However, by this time, audiences had come to think of Rathbone and Bruce as literally being Holmes and Watson - not surprising, given their lengthy run as the characters on both radio and in 14 motion pictures. And, even though Conway made a very credible and believable Holmes - particularly performing the excellent series scripts by Dennis Green and Anthony Boucher, the same team who had written for Rathbone and Bruce throughout the war years - a combination of Rathbone's departure and the inevitable loss of interest in a series that had been on the air for over six years led to both Conway and Bruce leaving the roles at the end of the 1946/47 season. ("The New Adventures of Sherlock Holmes" would return the following season, moving from Hollywood to New York and recast with John Stanley and Alfred Shirley in the leading roles.)

Heard today, "The New Adventures of Sherlock Holmes", with Tom Conway and Nigel Bruce, not only retain their entertainment value but compare quite favorably with the earlier series with Rathbone. Conway is indeed quite good as Holmes and Nigel Bruce, though often disdained by the "Baker Street Irregulars" who prefer their Conan Doyle adventures straight, is always charming as the sometimes baffled but always loyal Dr. Watson. In 1946, in addition to the newly cast Tom Conway, the series also moved from the Mutual network to ABC - the former Blue Network - and was given a few more production values to boost interest, as well as a new sponsor - the Semler Company, promoting their Kreml Hair Tonic and Shampoo. Wisely, the producers retained the framing device of Watson introducing each story from the cozy scene of his fireside, retired (as radio would have it) comfortably in California - though, unlike the earlier series with a different sponsor, the good doctor now refrained from enjoying a glass of Petri Wine as he recounted his earlier adventure with Sherlock Holmes.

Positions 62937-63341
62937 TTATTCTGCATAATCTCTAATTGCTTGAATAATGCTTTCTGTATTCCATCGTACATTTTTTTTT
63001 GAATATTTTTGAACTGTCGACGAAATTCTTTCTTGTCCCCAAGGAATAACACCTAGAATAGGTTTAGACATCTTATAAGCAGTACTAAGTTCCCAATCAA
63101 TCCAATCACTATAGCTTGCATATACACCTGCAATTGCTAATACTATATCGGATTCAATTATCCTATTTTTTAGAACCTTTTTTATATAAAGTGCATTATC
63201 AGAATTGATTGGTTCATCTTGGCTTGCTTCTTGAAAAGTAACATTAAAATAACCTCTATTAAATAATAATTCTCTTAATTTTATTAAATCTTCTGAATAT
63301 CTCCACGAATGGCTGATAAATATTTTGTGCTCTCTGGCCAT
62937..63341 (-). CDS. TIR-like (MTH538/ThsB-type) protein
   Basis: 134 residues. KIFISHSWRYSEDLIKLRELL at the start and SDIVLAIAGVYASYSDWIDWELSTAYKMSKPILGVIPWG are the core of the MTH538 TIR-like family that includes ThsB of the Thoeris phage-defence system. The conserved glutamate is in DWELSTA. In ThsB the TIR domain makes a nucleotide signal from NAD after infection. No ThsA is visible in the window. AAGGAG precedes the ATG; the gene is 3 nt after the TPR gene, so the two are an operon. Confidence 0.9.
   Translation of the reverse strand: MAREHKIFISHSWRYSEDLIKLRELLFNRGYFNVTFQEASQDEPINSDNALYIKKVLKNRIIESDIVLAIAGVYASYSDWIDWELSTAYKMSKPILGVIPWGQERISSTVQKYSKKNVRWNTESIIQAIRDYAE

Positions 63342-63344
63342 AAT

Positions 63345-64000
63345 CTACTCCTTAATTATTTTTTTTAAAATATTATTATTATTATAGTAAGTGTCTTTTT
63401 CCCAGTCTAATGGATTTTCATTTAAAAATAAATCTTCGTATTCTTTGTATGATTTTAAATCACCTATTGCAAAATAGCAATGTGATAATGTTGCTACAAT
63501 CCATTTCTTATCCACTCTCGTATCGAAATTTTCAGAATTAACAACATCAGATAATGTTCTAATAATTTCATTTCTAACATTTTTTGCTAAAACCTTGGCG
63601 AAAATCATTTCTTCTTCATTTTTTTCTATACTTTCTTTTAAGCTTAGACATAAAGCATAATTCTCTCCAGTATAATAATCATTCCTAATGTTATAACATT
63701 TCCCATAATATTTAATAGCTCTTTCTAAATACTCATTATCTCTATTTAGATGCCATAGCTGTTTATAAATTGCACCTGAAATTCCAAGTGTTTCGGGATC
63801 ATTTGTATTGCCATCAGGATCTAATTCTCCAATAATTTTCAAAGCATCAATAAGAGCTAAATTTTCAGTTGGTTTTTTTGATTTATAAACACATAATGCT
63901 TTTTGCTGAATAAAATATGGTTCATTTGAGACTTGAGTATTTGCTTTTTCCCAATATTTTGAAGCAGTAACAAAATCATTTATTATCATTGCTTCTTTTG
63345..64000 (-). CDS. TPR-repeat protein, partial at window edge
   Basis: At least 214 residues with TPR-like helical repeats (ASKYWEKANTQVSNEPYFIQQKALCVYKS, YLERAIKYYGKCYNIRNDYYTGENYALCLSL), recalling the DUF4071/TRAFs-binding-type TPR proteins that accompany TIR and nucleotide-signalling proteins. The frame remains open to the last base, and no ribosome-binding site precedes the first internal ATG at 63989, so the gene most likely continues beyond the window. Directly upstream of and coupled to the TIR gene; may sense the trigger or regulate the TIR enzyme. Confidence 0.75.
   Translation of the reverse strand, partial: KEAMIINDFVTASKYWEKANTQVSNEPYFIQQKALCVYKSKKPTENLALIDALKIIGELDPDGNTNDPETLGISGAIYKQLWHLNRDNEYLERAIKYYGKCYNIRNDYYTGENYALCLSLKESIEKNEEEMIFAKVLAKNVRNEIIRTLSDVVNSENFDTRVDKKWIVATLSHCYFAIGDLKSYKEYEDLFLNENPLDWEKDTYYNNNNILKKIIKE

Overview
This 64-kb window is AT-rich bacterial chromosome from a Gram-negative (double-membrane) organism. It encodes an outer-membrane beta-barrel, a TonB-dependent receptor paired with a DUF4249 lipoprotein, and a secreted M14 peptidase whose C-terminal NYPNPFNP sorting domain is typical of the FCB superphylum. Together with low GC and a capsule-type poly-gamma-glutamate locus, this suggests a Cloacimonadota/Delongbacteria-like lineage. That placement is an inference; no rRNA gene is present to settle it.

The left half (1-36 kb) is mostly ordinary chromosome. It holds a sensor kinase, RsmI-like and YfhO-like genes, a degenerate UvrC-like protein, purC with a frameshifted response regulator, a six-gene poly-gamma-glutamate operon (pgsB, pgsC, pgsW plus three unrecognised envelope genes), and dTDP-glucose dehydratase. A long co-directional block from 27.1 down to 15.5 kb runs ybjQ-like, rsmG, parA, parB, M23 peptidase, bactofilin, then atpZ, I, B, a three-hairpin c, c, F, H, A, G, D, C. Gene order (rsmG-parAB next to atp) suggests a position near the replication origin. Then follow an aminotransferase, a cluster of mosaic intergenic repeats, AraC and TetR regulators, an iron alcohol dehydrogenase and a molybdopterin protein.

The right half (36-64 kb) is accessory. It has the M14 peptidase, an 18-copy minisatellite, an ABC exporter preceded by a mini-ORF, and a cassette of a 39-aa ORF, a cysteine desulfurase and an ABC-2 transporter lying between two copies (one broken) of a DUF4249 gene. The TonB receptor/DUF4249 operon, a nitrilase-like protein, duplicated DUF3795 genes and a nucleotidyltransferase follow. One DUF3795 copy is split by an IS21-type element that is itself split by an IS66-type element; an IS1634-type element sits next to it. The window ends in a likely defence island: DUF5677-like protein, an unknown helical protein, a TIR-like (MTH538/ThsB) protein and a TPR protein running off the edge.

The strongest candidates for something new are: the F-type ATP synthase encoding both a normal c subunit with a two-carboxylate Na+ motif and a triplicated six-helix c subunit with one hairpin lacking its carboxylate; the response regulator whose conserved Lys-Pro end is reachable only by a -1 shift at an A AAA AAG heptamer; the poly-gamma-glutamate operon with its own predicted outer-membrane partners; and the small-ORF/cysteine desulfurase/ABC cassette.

This collection offers ten full length broadcasts of "The New Adventures of Sherlock Holmes" starring Tom Conway and Nigel Bruce, all taken from the original reference recordings and beautifully restored for outstanding audio fidelity. If you're a long-time fan of "the world's greatest consulting detective", or if you just love a good mystery, you'll definitely enjoy these delightful and rare programs.

The Adventure of the Grand Old Man
Saturday, December 21, 1946 - 30:00 - ABC, sponsored by Kreml Hair Tonic and Kreml Shampoo

The Singular Affair of the White Cockerel
Saturday, December 28, 1946 - 30:00 - ABC, sponsored by Kreml Hair Tonic and Kreml Shampoo

The Darlington Substitution Case
Saturday, January 4, 1947 - 30:00 - ABC, sponsored by Kreml Hair Tonic and Kreml Shampoo

The Singular Affair of the Babbling Butler
Monday, January 27, 1947 - 30:00 - ABC, sponsored by Kreml Hair Tonic and Kreml Shampoo

The Strange Case of the Persecuted Millionaire
Monday, February 10, 1947 - 30:00 - ABC, sponsored by Kreml Hair Tonic and Kreml Shampoo

The Adventure of Maltree Abbey
Monday, March 31, 1947 - 30:00 - ABC, sponsored by Kreml Hair Tonic and Kreml Shampoo

The Tolling Bell
Monday, April 7, 1947 - 30:00 - ABC, sponsored by Kreml Hair Tonic and Kreml Shampoo

Death in the North Sea
Monday, June 16, 1947 - 30:00 - ABC, sponsored by Kreml Hair Tonic and Kreml Shampoo

The Adventure Of the Speckled Band
Monday, June 23, 1947 - 30:00 - ABC, sponsored by Kreml Hair Tonic and Kreml Shampoo

The Adventure of the Innocent Murderess
Monday, June 30, 1947 - 30:00 - ABC, sponsored by Kreml Hair Tonic and Kreml Shampoo